"Following two straight years of record revenues, it was the natural progression for company growth," Sven Lindblad, President and Founder of Lindblad Expeditions, said in a release.

Award-winning Lindblad is known for its small-ship expeditions run in partnership with The National Geographic Society. Orion's single ship, the 102-passenger Orion, will take on The National Geographic brand. Itinerary details haven't yet been released, but a Lindblad spokesperson said the Borneo and Kimberly sailings will continue into 2014.

Read More

Tourists Flock to Florida "Chicken Church"

chicken church

Supposedly spiritual images found in a mundane places—the face of the Virgin Mary in a pancake or in the salt runoff below Chicago's Kennedy Expressway—make for great "news of the weird" fodder and, eventually, curious tourists.

But a church in Tampa Bay, Florida, is having the opposite problem: People are suddenly seeing a mundane apparition in a spiritual place. After a photo of the Church of the Sea recently went viral, people have started referring to the Madeira Beach chapel as the Chicken Church, thanks to the steeple's seemingly bird-like face. Built in 1944, the cross that tops the church lights up at night, acting as a lighthouse of sorts for local fisherman needing a guide back to shore. Church officials told reporters the church was never meant to remind people of a chicken.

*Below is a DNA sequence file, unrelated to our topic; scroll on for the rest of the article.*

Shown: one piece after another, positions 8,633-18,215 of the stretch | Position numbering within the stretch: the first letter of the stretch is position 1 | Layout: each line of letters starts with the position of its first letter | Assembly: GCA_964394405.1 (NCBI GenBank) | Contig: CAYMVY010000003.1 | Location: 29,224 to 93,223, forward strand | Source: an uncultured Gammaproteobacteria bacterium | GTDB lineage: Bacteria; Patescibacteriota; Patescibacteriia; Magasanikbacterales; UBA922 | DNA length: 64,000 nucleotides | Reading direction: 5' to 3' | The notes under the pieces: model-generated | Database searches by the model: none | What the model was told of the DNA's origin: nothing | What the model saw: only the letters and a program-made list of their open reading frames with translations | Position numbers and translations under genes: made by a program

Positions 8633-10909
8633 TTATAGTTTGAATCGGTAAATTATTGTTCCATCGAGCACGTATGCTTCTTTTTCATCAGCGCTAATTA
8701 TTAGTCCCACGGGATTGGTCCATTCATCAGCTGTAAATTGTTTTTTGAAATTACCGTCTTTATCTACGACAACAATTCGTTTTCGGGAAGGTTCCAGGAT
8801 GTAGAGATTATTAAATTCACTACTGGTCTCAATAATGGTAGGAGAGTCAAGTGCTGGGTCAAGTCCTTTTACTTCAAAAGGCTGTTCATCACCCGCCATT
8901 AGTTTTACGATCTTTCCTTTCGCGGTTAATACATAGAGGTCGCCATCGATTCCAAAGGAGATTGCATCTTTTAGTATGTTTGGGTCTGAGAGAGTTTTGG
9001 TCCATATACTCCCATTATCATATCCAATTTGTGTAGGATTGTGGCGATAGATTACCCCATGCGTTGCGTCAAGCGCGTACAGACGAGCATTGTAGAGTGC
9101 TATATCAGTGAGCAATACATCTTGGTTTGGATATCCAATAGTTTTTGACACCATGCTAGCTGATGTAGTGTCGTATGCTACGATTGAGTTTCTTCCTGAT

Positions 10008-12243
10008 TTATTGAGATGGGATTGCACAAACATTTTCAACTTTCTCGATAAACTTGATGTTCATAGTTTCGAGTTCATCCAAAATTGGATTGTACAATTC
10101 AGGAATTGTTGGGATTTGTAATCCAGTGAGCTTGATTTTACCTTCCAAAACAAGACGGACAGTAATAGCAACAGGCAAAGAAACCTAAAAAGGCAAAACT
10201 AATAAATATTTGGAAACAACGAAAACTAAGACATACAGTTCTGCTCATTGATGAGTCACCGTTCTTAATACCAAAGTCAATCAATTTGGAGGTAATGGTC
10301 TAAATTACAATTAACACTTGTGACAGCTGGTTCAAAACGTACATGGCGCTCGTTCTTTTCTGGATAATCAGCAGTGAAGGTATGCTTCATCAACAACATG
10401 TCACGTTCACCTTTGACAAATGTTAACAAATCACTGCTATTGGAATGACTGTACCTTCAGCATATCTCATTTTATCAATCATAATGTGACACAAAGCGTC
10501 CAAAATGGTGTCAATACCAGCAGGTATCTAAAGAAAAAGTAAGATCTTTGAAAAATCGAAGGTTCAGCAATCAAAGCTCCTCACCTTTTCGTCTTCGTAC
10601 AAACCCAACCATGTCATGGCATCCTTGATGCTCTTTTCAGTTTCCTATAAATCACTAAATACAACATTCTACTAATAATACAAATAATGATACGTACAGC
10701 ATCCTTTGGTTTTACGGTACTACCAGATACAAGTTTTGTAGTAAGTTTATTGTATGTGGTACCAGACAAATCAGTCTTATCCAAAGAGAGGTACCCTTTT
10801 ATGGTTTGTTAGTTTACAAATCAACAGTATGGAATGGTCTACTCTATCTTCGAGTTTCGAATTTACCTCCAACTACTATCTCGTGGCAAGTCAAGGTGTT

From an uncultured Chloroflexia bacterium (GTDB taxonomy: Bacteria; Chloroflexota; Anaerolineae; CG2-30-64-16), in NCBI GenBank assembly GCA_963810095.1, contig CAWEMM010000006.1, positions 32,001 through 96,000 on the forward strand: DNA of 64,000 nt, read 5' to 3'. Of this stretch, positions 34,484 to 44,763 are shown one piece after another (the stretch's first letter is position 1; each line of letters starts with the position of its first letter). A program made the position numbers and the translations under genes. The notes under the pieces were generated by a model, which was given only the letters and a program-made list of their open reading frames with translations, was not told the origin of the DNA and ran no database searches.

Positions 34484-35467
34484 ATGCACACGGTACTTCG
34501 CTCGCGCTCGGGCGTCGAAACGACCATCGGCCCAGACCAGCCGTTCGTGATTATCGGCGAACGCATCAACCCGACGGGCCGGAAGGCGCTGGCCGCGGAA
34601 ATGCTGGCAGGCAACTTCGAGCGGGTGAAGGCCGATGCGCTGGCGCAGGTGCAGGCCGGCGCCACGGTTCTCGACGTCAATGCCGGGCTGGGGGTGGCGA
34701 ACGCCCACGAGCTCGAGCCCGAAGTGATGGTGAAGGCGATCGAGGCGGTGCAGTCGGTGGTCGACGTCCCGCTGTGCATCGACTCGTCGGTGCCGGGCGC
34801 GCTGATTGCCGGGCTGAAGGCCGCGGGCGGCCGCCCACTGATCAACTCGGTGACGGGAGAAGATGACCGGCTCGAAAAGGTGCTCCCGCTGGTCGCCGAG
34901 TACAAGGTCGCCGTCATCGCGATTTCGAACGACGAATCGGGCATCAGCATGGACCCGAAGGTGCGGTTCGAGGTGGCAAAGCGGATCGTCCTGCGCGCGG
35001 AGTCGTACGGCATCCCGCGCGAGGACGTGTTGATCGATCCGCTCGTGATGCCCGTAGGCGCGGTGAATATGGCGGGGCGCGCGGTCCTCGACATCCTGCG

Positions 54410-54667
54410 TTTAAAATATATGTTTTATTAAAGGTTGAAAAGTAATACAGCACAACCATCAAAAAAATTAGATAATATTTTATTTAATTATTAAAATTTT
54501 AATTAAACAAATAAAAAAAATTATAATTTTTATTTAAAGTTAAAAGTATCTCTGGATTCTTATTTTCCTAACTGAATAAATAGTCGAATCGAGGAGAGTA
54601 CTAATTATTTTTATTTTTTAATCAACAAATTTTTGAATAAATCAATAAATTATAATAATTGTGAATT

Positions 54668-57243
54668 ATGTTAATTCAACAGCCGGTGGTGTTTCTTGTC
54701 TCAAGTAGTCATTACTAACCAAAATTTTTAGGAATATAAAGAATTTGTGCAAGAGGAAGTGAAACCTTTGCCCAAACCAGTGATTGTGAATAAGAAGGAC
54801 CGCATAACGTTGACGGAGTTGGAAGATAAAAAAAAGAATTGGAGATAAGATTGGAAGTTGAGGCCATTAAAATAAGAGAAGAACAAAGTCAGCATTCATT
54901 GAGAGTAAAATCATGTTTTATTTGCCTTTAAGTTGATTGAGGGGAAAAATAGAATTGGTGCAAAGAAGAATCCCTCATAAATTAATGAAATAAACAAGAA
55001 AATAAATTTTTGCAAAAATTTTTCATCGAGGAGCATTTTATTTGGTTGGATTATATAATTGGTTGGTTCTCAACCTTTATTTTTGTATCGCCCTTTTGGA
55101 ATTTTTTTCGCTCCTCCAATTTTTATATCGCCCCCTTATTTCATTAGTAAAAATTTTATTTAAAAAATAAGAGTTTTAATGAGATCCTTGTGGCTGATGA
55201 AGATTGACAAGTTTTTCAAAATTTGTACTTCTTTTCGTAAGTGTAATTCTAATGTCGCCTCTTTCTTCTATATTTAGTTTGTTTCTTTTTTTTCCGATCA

Read More

Advertisement

Sign Up


Connect With Travel + Leisure
  • Travel+Leisure
  • Tablet
  • Available devices

Already a subscriber?
Get FREE ACCESS to the digital edition


Advertisement


Advertisement

Advertisement

Marketplace